Jenn Summers
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Jenn Summers

New York City, New York, United States | SELF

New York City, New York, United States | SELF
Band Pop Acoustic




"Jenn Summers T&T Tunes Review"

Here is one of the best voices I have heard in a long time, with a great story to go with it. I find it an honor to be able to feature so many great up-and-coming artists here at the website, and Jenn Summers is no different. Read below for more info on the artist and make sure to check out her website/Twiiter/Facebook as well and support the artists here at T & T Tunes! - T&T Tunes

"Jenn Summers - When Life Gives You Lemons"

Jenn Summers – When Life Gives You Lemons
2012, Jenn Summers
Some folks spend their lives bemoaning the minor pits and pratfalls of life. Others struggle bravely on in spite of steeper obstacles and keep a sunny disposition, grateful for what they have. Enter Jenn Summers. She is definitely of the latter group. Afflicted with a congenital heart disease, Summers has already lived through three open heart procedures in her young life. In spite of that, Summers displays a warmth and sweetness in her songwriting that is the product of a golden heart. It all comes clear on her new album When Life Gives You Lemons.
Summers kicks things off with “Blue Velveteen”, an ode to living fully and freely in spite of not having much in the way of worldly possessions. The catchy country/folk/pop feel of this number is very appealing, and Summers’ voice is the perfect summer balm. This is a great way to kick off an album. “Get Better” is built in the same mode; a stripped down and simple arrangement that perfectly embraces Summers’ vocal. There’s a bit more of a pop/singer-songwriter orientation here, and Summer’s everywoman voice is engaging and warm.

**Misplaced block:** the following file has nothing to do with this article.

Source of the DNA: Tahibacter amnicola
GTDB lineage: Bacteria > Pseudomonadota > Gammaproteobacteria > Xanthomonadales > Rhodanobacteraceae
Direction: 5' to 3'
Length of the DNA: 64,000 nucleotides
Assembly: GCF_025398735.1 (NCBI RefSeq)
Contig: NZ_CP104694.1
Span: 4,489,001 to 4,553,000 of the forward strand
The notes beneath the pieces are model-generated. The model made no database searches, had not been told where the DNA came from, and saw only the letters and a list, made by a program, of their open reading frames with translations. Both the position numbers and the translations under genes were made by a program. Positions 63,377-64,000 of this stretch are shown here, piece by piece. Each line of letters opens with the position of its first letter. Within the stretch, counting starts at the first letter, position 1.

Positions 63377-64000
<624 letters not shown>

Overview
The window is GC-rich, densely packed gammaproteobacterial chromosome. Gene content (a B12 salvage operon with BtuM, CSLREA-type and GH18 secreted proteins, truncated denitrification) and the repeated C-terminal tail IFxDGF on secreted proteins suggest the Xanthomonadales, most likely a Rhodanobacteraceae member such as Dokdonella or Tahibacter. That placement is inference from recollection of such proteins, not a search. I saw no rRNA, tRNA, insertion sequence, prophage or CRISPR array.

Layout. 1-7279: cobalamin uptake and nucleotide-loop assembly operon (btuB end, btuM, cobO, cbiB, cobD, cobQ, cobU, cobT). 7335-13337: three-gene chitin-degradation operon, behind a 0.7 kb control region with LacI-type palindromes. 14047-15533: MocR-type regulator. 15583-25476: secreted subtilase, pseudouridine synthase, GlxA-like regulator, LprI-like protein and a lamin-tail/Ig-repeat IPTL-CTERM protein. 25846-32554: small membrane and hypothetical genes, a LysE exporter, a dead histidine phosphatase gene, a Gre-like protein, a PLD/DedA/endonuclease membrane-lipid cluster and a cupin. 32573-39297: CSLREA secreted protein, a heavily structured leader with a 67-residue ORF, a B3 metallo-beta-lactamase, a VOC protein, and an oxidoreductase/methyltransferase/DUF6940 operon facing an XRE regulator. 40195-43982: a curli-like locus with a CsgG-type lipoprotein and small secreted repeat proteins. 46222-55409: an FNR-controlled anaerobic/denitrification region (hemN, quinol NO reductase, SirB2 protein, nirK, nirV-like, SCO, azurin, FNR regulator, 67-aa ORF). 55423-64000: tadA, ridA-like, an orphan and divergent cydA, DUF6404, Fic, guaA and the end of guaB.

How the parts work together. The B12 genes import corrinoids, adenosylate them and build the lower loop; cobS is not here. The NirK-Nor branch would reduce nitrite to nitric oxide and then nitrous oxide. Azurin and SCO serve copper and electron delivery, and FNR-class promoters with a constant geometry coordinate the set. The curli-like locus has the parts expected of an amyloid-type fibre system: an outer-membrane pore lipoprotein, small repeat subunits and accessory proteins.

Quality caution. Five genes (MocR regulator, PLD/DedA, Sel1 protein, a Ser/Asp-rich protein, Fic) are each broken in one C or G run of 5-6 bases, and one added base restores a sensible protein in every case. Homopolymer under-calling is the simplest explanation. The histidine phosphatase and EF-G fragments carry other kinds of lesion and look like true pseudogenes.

“When Life Gives You Lemons, Make L.O.V.E.” is a sweet song built on minimalist guitar, voices, handclaps, and a killer pop sensibility. The jaunty feel of this number could make it prone to kitsch, but Jenn Summers sings it with such conviction that you never question her authenticity. “This Side Of Free” is a straight-up pop/rock number that asks for the dropping of the guard in a relationship. There’s a catchy feel here that gets in your head, even if the more full-sound orientation here is surprisingly thin. “Don’t Mind Me” is self-pity in the form of a pop song. The writing here is a bit bland, but Summers builds a nice sound out of it nonetheless.
“The Monday Song” is pure fluffy folk/pop; it’s easy to imagine this song catching on to a movie soundtrack and raising Summers’ profile in the process. “Wake Me Up” brings a touch of country flavor once again. This is a song that sneaks up on you… the first listen might not be particularly notable, but this tune will grow on you over time. Summers is at her vocal best here, and the slow build into the chorus will carry you along. “Muchi Muchi” is a cute/sweet love long; bright and airy and lots of fun. The simple arrangement and catchy melody are a winner, and Summer is perfectly in her element on the vocal.